NASA’s Near-Earth Object Wide-field Survey Explorer (NEOWISE) mission released second year of its survey data. The spacecraft now also characterized a total of 439 NEOs as the mission again was begin in December 2013. At least 72 were new discoveries out of these.
Near-Earth Objects (NEOs) have been bumped by the gravitational attraction of the giant planets in the solar system into orbits that further allow them to enter Earth’s neighborhood.
Eight of the objects found in the past year are classified as potentially hazardous asteroids (PHAs), which is based on their size and how their orbits approach Earth.
NASA’s NEOWISE spacecraft along with the release to the public of its second year of data has successfully accomplished another milestone in its mission to track, discover and characterize the asteroids and comets that approach closest toward Earth.
From its start in December 2013, NEOWISE measured over 19,000 asteroids and comets at infrared wavelengths. Moreover, over 5.1 million infrared images of sky were gathered last year.
A movie, that is based on the data collected exhibits asteroids and comets observed by NEOWISE so far.
Mission’s deputy principal investigator, James Bauer at NASA’s Jet Propulsion Laboratory in Pasadena, California, said: By studying the distribution of lighter- and darker-colored material, NEOWISE data give us a better understanding of the origins of the NEOs, originating from either different parts of the main asteroid belt between Mars and Jupiter or the icier comet populations.
Spacecraft which was originally known as Wide-field Infrared Survey Explorer (WISE), was launched in the last month of year 2009.
It was left in hibernation in year 2011 right after its primary mission was completed. In September 2013, it was started again and also renamed NEOWISE and alloted a new mission which was “to assist NASA’s efforts to identify the population of potentially hazardous near-Earth objects.” NEOWISE is also characterizing previously discovered asteroids and comets in order to provide information about their sizes and compositions.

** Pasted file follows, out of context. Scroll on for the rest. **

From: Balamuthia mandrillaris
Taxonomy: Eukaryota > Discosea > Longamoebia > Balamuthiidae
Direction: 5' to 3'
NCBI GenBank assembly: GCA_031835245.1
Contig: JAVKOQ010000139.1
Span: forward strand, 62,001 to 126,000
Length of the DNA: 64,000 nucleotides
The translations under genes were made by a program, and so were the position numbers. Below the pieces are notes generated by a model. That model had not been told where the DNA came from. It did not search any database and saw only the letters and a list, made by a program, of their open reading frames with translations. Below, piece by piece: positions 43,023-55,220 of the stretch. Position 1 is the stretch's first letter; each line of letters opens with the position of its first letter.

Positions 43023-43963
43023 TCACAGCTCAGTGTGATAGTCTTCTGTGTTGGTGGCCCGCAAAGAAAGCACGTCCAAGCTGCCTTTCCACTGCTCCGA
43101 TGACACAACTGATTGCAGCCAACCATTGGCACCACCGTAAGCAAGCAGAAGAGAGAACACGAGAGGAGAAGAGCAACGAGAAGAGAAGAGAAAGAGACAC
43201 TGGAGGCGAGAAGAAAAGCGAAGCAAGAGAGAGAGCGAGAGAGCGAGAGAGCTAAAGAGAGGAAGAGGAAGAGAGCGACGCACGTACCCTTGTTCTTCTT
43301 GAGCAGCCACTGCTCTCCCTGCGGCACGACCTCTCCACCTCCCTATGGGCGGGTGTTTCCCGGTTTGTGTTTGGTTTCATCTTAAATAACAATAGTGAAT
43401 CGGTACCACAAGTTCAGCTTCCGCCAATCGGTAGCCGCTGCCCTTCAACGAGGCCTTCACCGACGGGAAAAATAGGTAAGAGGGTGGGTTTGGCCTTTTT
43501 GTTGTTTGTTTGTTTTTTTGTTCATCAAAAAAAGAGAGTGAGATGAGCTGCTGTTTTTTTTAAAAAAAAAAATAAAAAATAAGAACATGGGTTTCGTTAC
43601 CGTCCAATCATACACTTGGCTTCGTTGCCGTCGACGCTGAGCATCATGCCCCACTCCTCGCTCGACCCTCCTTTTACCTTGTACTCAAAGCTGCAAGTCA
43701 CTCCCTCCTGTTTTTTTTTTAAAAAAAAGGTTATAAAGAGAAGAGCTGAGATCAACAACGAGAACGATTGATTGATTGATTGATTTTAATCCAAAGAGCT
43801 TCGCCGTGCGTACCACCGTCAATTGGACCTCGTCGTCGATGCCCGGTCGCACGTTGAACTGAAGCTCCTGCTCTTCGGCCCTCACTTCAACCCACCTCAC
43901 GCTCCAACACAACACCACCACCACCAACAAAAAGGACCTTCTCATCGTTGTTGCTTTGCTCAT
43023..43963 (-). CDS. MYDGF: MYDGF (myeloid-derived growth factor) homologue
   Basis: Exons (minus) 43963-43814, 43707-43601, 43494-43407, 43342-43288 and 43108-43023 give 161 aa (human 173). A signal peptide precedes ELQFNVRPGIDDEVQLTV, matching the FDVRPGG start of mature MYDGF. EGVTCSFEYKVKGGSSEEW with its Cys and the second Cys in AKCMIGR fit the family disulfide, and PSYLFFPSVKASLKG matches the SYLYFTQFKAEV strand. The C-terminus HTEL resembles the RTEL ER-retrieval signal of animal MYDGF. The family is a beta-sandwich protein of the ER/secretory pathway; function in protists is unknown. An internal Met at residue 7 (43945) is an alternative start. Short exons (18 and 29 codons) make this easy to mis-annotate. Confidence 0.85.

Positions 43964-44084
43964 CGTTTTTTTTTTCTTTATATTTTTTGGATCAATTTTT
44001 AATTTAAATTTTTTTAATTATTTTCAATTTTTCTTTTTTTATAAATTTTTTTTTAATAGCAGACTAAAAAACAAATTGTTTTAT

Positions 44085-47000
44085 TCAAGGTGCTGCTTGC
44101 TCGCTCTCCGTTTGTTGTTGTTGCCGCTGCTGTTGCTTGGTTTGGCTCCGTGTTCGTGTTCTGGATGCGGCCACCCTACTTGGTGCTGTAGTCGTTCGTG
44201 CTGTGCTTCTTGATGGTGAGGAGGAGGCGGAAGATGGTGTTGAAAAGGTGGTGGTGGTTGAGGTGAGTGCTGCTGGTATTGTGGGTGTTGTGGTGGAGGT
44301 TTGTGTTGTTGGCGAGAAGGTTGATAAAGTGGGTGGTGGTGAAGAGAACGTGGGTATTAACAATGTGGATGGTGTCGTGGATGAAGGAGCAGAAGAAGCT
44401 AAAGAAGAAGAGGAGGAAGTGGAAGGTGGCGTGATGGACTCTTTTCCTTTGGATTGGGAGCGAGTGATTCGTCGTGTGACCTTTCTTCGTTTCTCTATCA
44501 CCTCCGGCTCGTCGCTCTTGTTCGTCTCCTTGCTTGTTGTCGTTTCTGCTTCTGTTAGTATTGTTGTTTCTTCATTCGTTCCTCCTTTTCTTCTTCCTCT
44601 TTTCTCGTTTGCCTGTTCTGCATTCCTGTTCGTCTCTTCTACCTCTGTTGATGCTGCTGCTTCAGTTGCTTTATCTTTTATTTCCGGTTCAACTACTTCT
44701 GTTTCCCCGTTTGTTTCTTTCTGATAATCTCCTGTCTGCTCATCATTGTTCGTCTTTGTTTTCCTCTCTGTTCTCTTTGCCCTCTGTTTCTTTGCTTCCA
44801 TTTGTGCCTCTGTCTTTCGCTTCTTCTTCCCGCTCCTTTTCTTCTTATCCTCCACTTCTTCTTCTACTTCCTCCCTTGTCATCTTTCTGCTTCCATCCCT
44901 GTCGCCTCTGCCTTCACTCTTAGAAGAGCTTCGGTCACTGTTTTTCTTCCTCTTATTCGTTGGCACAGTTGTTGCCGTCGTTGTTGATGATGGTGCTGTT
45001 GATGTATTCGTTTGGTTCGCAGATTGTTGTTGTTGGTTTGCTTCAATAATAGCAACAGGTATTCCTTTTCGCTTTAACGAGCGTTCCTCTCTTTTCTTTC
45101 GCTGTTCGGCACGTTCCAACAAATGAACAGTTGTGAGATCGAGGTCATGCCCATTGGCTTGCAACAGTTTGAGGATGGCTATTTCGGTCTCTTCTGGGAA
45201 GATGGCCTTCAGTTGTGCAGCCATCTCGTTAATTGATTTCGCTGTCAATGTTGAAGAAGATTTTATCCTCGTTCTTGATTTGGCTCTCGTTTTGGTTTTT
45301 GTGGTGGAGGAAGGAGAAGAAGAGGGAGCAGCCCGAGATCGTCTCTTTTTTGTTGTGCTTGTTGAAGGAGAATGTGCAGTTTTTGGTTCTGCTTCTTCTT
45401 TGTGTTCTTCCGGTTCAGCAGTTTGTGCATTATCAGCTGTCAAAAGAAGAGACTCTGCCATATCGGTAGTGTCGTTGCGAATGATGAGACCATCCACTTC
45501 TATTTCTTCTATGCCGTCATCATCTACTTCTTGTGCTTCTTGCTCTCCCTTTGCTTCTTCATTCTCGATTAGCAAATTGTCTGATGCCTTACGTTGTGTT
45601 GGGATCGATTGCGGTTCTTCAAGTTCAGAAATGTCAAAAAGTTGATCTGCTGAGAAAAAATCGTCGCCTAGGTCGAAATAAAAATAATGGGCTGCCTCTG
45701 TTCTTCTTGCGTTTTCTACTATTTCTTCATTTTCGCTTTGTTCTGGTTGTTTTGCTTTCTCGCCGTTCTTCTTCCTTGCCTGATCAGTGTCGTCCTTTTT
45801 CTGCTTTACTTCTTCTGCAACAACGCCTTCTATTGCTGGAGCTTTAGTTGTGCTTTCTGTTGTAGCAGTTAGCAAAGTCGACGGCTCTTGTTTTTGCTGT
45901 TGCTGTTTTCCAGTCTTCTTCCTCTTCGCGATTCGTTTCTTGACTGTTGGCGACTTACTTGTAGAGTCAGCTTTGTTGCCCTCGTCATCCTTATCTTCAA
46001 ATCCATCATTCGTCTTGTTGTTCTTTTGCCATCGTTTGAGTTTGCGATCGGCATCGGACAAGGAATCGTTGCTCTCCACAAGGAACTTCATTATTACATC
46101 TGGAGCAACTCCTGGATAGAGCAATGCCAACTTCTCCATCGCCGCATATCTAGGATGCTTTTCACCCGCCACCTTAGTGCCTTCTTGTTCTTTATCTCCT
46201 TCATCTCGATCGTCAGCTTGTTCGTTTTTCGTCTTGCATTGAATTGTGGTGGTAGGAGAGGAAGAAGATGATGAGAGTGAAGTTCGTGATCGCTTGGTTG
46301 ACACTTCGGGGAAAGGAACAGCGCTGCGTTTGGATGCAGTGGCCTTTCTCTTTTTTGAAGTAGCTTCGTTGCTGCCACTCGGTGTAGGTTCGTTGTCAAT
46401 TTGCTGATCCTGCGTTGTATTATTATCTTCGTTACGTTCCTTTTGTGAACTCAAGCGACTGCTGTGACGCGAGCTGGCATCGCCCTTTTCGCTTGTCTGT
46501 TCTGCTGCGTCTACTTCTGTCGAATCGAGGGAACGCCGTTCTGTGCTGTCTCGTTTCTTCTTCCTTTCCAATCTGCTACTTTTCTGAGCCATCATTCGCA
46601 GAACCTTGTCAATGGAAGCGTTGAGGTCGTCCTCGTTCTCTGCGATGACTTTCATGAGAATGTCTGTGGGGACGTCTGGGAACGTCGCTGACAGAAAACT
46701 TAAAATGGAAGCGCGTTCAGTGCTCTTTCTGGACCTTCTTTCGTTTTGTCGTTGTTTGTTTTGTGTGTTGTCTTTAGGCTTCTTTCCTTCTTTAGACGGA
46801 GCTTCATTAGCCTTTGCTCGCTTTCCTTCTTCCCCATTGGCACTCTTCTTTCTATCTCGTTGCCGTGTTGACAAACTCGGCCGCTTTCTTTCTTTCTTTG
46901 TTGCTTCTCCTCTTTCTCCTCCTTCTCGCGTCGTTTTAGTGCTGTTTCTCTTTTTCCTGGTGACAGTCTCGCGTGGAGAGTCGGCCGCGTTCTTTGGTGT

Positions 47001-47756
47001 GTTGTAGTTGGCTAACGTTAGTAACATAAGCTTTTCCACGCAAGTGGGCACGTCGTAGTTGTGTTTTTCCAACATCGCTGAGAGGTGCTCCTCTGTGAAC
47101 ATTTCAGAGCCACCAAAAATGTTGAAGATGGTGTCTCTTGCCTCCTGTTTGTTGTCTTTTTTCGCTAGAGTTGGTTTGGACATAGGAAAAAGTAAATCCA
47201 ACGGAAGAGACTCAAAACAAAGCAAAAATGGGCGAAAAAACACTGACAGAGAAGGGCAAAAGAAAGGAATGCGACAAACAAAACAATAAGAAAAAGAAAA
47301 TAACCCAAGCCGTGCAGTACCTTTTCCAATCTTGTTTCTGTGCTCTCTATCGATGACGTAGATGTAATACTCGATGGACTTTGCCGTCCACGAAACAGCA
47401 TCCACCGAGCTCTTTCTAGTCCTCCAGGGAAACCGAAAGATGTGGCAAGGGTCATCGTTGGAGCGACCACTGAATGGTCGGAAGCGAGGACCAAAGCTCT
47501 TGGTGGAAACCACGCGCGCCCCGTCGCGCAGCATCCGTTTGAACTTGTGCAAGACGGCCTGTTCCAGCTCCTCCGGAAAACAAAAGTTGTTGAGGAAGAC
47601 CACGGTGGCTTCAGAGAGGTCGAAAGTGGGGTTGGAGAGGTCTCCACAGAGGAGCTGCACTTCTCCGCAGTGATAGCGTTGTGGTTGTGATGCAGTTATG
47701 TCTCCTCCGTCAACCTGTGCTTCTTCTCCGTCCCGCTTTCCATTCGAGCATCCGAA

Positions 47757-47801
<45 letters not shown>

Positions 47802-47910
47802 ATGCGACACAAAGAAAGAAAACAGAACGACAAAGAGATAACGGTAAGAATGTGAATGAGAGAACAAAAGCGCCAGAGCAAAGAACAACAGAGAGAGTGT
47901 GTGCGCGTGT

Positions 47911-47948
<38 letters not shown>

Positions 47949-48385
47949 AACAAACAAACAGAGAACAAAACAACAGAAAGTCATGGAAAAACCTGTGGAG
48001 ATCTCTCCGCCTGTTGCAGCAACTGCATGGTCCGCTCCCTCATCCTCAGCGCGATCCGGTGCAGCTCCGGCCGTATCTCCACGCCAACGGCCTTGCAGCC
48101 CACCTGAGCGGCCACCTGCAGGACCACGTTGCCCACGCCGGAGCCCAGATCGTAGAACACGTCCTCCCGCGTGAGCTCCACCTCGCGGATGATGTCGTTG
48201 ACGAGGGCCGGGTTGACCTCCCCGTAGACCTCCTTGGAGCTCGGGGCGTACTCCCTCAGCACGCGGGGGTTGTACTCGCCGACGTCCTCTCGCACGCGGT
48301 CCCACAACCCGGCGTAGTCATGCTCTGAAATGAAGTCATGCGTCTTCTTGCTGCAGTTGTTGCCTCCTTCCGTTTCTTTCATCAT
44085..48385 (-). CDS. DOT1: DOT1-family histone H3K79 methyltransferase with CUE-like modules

NEOWISE principal investigator, Amy Mainzer of JPL said, “NEOWISE discovers large, dark, near-Earth objects, complementing our network of ground-based telescopes operating at visible-light wavelengths. On average, these objects are many hundreds of meters across.” NEOWISE has already discovered 250 new objects since it was restarted including 72 NEOs and four new comets.
- NASA’s Jet Propulsion Laboratory in Pasadena, California, manages NEOWISE mission for NASA’s Science Mission Directorate in Washington
- The he science instrument was built by Space Dynamics Laboratory in Logan, Utah
- The spacecraft was built by Ball Aerospace & Technologies Corp. of Boulder, Colorado
- Science operations and data processing take place at the Infrared Processing and Analysis Center at the California Institute of Technology in Pasadena
- Caltech manages JPL for NASA